Top fund managers are amazed at how cheap the shares are, and now the co-founder is spending big after the shares hit trouble. There’s also buying at this housebuilder.
Co-founder Tim Warrillow has spent £1 million topping up his stake in Fevertree Drinks (LSE:FEVR), having earlier suffered an £18 million hit in Friday’s stock market mauling.
The chief executive’s purchase was made at 870p, the AIM-listed stock’s lowest level since 2016 and below the 889p seen at the height of pandemic sell-off in March 2020.
Shares closed 26% lower on Friday as the drink mixers firm revealed a significant deterioration in margins in the eight weeks since its last update in May.
Industry-wide pressures have included soaring glass costs, while labour shortages on America’s east coast have forced the company to ship supplies from the UK at a time of high freight rates.
Full-year earnings are now expected to be between £37.5 million and £45 million, which compares with £63 million to £66 million forecast in May. The downgrade came despite continued encouraging levels of consumer demand, with revenues guidance untouched at between £355 million and £365 million.
- ii view: Fevertree Drinks shares crash
- How AIM shares can bounce back from 2022 crash
- Jeff Prestridge: my message to investors
Shares have lost two-thirds of their value this year, denting the value of the approximate 4.7% stakes held by Warrillow and co-founder Charles Rolls who set up the business in 2005.
At one point in 2018 Fevertree traded on 70 times forecast earnings for a market value of £4 billion, a level that made it the toast of those retail investors who bought shares on the way up.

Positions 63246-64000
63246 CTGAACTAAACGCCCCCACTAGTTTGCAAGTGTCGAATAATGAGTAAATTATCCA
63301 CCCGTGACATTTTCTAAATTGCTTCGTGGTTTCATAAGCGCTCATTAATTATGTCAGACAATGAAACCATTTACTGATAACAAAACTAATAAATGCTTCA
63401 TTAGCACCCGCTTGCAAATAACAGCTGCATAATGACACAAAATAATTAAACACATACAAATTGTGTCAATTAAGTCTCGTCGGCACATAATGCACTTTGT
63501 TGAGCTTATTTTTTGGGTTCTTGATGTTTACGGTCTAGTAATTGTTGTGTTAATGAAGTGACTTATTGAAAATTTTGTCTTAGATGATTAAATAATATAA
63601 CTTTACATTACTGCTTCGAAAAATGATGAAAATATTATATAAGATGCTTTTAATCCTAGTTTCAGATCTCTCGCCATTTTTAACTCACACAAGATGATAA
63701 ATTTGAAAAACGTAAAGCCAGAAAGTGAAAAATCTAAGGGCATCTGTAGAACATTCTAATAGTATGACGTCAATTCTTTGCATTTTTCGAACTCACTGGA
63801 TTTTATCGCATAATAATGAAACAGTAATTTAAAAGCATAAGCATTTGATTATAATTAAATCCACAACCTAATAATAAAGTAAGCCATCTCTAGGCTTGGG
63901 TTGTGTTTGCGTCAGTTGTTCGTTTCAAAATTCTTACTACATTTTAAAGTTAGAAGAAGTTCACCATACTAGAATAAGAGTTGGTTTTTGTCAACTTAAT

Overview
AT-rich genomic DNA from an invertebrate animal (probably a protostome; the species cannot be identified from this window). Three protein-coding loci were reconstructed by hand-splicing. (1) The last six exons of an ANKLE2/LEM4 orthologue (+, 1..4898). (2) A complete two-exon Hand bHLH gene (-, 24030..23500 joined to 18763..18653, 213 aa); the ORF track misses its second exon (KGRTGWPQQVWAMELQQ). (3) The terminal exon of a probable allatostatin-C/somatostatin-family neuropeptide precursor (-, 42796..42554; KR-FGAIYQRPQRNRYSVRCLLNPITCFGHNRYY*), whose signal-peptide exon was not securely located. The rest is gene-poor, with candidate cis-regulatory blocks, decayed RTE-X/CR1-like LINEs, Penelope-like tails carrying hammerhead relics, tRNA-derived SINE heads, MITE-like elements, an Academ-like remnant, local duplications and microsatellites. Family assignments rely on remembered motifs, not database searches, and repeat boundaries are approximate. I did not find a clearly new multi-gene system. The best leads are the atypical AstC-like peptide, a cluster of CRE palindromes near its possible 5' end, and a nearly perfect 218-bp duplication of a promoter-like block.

This momentum reflected the benefits of a largely outsourced business model, which gave Fevertree the flexibility to pursue opportunities in new markets including America.
However, the model has left it more exposed to the significant cost headwinds seen this year. The fear now is that the impact of a consumer spending downturn will add to the strain.
That appears to be the view of short-sellers, including Blackrock Investment Management, whose 4.2% position betting against the firm has been a profitable one.
Broker Liberum, meanwhile, halved its price target to 1,100p on Friday but said there are still reasons to be optimistic after keeping its “buy” recommendation.
Analyst Wayne Brown said: “Logistics disruption and inflationary cost pressures continue to hurt and are likely to do so for longer than we had expected.”
However, Brown said the ramping up of a bottling plant on America’s east coast and various cost initiatives with suppliers should mitigate the inflationary pressure “but maybe more so next year than this one”.
Shares closed at 866.5p on Friday, having steadied after the disclosure of Warrillow’s investment and chairman Bill Ronald buying £100,000 worth of shares at 872p.
Many retail investors have indirect exposure to Fevertree through fund manager Nick Train’s Lindsell Train and Terry Smith’s Fundsmith as the company’s two biggest shareholders.